Virgin territory

Virgin territory

With a clean slate, Virgin Blue and Nick Brant have been able to approach airline Information Management from a different plane.

By Mark Chillingworth

People come to Australia to make a new start. Since colonisation men and women from Asia, Europe and the Middle East have made the journey, wiping the slate clean and starting out with a new agenda.

The same new start ideals were at the centre of Great Britain’s Virgin entering into the Australian airline market. With no baggage from buying out an existing airline, Virgin Blue was able to introduce a new way of handling passengers and data that would be as unsullied as their young fleet of Boeing 737s.

Travelling with Virgin Blue is refreshing. Booking flights online is not a new experience for most executives, but within 15 minutes of entering your credit card there is no anguishing worry of whether you have a ticket or not, as Virgin Blue has sent you a PDF based itinerary via email. This PDF is your ticket to ride. Arrive at the airport clutching this and some photo identification and you are given a small piece of receipt paper with a bar code. As you board the bright red plane, staff scan your boarding paper and you are up and away. The entire Virgin Blue experience is quick, easy and trouble free. First hand experience of travelling with the new airline is what convinced Image & Data Manager to investigate how an airline can process and manage information so quickly.

Entering a new market is a daunting task, but there are advantages as well. For years the airline industry has had to support legacy systems, many of which are not connected and if an airline does decide to integrate systems, it is a costly business. Virgin Blue did not have to face any of these concerns.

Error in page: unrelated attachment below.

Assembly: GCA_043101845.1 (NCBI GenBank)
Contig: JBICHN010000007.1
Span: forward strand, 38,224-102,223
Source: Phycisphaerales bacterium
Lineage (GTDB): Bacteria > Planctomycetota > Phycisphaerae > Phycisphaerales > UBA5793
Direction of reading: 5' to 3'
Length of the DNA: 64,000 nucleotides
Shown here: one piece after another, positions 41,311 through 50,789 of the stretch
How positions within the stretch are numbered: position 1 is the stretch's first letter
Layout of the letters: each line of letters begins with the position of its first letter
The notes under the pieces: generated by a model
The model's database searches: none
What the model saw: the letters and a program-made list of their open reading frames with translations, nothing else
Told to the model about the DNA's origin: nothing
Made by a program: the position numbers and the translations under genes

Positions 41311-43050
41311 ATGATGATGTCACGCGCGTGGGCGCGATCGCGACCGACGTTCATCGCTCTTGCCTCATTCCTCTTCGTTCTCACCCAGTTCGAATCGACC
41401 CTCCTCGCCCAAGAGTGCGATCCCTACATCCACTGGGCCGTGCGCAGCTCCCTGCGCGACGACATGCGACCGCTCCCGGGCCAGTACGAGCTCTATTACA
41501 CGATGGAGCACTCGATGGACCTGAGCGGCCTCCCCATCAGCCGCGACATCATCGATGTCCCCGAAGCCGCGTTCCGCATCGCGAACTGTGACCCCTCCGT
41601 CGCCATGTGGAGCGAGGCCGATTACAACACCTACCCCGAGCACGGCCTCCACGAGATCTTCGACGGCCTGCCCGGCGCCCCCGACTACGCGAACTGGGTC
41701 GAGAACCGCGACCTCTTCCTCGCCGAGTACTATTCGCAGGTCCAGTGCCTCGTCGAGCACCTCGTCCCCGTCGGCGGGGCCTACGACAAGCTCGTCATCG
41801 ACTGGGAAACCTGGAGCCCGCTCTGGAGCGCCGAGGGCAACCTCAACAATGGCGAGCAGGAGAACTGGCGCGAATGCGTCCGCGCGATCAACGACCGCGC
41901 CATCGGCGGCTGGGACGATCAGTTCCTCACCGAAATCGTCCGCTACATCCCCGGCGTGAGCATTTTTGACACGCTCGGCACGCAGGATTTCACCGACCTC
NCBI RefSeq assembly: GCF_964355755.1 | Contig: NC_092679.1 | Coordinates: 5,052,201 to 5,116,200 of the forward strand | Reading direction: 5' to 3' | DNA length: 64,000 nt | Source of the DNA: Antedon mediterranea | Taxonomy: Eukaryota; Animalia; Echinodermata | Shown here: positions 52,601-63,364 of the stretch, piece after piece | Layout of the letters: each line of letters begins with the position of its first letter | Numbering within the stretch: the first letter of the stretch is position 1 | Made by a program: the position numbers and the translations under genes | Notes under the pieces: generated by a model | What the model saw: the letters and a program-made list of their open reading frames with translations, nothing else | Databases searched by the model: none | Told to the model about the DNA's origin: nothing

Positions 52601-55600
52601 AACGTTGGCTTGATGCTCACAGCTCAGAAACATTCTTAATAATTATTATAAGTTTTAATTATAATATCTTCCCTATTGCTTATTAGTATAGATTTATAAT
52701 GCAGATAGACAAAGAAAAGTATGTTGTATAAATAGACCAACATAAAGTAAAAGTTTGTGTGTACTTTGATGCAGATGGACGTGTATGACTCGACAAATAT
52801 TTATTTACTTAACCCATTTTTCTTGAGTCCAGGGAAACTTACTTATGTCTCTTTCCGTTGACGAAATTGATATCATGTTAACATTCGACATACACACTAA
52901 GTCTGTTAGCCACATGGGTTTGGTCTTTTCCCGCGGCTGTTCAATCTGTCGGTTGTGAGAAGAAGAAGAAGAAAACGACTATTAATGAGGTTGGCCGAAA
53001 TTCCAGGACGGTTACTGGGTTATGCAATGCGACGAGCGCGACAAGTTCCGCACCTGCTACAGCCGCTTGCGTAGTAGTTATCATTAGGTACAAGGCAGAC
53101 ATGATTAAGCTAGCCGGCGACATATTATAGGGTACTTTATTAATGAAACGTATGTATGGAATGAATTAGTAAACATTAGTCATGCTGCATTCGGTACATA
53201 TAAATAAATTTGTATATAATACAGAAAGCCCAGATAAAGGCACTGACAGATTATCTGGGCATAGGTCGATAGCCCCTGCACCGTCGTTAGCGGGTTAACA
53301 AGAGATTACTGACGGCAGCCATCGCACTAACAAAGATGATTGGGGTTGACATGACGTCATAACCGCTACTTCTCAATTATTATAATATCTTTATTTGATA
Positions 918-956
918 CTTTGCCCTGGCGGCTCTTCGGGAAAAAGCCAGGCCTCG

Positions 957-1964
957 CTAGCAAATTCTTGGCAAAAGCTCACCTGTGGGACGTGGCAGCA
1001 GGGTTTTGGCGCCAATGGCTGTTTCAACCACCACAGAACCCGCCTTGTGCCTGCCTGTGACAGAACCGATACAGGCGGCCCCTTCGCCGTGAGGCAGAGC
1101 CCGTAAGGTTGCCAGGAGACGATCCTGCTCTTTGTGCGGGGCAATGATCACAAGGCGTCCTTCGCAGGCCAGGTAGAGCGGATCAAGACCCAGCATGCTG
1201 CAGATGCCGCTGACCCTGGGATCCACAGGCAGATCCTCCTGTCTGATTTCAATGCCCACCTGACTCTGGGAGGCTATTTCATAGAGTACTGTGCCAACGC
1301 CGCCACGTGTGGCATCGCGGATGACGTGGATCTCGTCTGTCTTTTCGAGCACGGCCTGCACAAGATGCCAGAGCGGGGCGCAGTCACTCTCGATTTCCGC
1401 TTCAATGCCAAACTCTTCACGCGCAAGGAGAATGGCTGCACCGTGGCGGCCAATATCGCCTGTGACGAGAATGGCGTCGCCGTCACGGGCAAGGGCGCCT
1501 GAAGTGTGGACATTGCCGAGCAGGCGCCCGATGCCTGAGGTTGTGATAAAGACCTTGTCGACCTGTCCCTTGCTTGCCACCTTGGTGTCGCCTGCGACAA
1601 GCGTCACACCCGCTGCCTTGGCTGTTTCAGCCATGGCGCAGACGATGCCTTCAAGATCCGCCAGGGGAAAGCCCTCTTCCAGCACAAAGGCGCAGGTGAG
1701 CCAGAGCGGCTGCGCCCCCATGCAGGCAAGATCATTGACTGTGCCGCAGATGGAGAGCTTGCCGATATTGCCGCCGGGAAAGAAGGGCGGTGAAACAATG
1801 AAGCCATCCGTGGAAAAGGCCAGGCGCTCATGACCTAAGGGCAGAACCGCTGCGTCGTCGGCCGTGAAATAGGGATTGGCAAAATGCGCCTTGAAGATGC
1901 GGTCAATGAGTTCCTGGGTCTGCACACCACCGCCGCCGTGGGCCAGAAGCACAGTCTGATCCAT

”As a company it’s nice to start afresh, there is no legacy and no migration costs, but it does come with its own challenges,” said Nick Brant, the head of information technology at Virgin Blue.

As part of the Virgin group of companies, Virgin Blue did have an Ace up its sleeve. Founder Richard Branson had already formed a successful economy airline in Europe, Virgin Express. Much of the technology utilised by Virgin Blue has already been road tested.

According to Mr Brant, the clean slate approach enables Virgin Blue to be nimble and highly reactive to changes in the marketplace.

And the industry has certainly been on shaky ground. Virgin Blue entered the Australian market as the third alternative national airliner just before the greatest shake-up the local airline industry has ever seen. On Thursday 31 August, 2000 one of two Virgin Blue aircraft took off on the airline’s first flight from Brisbane to Sydney, just prior to the Olympic Games. A little more than a year later, terrorists attacked the United States using airliners and Australian international airline Ansett collapsed. By 2002 Virgin had become the second national airline. Australia had pinned its hopes on the only rival to Qantas as they feared flying nationally would become too expensive without some competition in the air. Throughout 2002 Virgin Blue added more routes and thus planes and infrastructure to the company. Yet Mr Brant says this exponential growth has been handled easily and that Virgin Blue has not lost any of its agility in the process.

”It took just nine days to take the Christmas voucher scheme from idea to completion,” Mr Brant said of the vouchers introduced for Christmas 2002.

The technology Virgin Blue uses helped them achieve their meteoric growth and to pass savings on to their customers.

”Too many companies use technology to cut their costs, but never pass them on to the customers,” he said.